However, like any other theories, it is sad to say that it is quite unrealistic because it requires the person to be almost perfect, or if not, perfect. Achieving the essential components prescribed by the theory or reaching its state would be a difficult process if it does happen at all. Another argument raised in our group was this model may not be applicable to some situations and cited Deci and Ryan (2002) who posited that other people cannot gauge someone's understanding and determination of himself. He further argues (and cited Cooper,et.al, 2005) that having a leadership role may require someone to be flexible to his followers, thus, having an authentic behavior may not apply in some cases because acting with one's values and needs may be detrimental to the organization's motives and the followers perspective.
Another input was that, what if, authentic leadership will be applied by nurses to their patients (since the model generally deals with nurses)? Arguing that, while the ALT when applied to nurses in the hospitals yielded to better working environment and emotions towards their job, then maybe if applied to patients it can also have good outcomes such as increased compliance of the patient or more willingness to cooperate on the care plans. The patients, then, will be the one triggered by their nurses to focus their self-awareness through the process of identification.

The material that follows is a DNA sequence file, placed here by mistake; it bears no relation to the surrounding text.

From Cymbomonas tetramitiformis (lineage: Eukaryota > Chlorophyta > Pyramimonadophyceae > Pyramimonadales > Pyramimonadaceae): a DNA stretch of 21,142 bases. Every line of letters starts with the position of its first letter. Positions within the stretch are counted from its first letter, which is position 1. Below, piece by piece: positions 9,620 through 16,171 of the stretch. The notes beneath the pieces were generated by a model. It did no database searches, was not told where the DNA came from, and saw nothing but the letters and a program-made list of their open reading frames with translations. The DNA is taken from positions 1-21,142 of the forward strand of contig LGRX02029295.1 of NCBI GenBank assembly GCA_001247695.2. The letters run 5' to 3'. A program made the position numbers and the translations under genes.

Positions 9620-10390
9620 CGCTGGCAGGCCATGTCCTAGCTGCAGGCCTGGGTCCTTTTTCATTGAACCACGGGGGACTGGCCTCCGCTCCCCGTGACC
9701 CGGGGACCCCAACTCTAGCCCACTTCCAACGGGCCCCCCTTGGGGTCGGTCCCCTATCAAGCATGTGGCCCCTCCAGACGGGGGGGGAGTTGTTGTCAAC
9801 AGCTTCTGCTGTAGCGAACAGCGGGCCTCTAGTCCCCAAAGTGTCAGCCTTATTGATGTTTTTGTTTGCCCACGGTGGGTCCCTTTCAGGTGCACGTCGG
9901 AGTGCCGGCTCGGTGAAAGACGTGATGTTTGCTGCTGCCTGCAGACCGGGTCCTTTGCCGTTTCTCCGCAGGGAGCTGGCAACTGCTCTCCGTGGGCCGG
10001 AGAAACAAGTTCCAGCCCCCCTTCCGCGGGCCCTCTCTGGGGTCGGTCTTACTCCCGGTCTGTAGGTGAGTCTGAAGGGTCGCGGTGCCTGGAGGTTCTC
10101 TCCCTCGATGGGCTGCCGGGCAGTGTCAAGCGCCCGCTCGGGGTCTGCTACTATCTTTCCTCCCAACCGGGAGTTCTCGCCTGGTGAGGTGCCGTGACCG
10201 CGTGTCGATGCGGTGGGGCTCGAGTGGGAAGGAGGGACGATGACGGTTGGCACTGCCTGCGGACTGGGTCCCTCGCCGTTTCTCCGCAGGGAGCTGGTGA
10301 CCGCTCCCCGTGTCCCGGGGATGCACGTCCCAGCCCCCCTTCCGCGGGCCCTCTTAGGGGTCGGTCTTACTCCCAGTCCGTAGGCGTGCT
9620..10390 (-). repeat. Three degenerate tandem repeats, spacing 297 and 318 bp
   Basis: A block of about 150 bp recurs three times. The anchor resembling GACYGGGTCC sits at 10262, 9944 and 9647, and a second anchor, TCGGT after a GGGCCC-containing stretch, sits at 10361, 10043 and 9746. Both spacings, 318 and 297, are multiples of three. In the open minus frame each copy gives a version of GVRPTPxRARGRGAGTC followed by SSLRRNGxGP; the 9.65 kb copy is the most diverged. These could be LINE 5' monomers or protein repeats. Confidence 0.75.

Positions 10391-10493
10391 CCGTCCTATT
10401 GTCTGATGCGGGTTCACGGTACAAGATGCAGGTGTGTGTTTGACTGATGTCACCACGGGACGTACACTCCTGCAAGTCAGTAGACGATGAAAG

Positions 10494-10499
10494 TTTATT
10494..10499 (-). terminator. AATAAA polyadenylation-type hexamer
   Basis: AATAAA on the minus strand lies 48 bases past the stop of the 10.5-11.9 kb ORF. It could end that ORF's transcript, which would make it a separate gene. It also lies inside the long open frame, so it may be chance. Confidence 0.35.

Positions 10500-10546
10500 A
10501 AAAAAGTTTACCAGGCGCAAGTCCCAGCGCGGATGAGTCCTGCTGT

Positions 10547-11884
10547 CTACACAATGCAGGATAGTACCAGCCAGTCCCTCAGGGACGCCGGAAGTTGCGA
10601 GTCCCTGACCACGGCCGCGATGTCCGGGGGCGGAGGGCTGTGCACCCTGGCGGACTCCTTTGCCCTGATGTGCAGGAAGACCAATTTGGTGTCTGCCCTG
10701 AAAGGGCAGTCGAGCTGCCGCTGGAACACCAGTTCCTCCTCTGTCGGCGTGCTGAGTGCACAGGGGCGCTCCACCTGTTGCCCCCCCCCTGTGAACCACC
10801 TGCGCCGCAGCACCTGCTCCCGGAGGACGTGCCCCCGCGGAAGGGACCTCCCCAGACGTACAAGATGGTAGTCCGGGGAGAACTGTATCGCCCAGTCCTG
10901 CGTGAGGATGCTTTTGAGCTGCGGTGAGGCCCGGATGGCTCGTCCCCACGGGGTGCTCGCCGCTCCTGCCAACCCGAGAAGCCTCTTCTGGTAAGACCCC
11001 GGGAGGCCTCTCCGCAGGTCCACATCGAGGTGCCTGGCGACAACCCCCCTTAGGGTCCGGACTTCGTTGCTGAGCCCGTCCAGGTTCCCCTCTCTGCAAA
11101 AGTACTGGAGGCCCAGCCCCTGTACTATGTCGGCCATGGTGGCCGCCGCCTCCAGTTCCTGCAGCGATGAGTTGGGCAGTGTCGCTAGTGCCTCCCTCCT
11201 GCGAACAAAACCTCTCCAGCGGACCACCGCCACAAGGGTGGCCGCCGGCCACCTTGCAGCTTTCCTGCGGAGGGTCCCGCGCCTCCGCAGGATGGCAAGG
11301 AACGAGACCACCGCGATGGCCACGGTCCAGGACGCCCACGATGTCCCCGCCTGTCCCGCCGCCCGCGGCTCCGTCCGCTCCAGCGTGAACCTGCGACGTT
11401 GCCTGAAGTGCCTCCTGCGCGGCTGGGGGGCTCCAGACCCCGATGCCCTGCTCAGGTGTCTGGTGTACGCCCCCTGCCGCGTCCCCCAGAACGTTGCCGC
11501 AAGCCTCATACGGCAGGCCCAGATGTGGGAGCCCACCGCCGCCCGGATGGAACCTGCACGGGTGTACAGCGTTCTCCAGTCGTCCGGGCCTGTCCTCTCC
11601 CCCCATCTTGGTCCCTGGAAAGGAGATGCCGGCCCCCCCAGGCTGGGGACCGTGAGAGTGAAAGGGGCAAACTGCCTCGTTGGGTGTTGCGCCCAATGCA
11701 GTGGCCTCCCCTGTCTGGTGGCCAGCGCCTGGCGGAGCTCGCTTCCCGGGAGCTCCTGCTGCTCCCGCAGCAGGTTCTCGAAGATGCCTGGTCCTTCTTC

An interesting question was posted by our groupmate, asking, can leadership be taught? This is one thing to be looked into, because, if the answer is no, then what's the point of all these prescriptions? Is one born a leader? Is it in the genes of a person that inclines him to be charismatic, influential, etc? Or is it developed through time, or as a person matures and lives through life?
As nurses of our generation, we strongly believe that reforms, not only in government but also in nursing organizations need transformation, or, for this matter, "authentication". We all yearn for a leader who can truly make a change, may it be in our country or profession. But take a second and ask yourself, is that really what we need? We want change, we want reforms, but we want others to do it for us. We want our "leaders" to do it for us. But is this really what the authentic leadership model is telling us? We believe that yes, leadership models, and authentic leadership for this matter, envisions a certain type of leader, but it concerns all citizens of the world. It doesn't mean that you're not a leader, you can't be authentic. Our group believes that, everyone can be a leader.
We came to conclude that, these theories may be very idealistic, very perfect, and becoming an authentic leader is almost not possible. But if we look at it in another way, these models, though how unrealistic they may seem, guide us in our quest to be better, not necessarily perfect. As nurses we have to be leaders, and that is not an option. The authentic leadership model guides us nurses to be a better nurse to our patients, how to lead by example, and how to exemplify, the best way we can what an authentic leader is, and what those nurse theorists envisioned a nurse to be.
1) Do you agree that the model is not applicable in all situations and in all persons?
2)Do you agree with the group that this model can be applied by nurses to their patients?
3) Do you think leadership can be taught?
3) As a nurse, do you think you have what it takes to be an authentic leader? Are you willing to step up to the challenge?
4) What can you do to improve the lot of nurses and nursing organizations in the Philippines?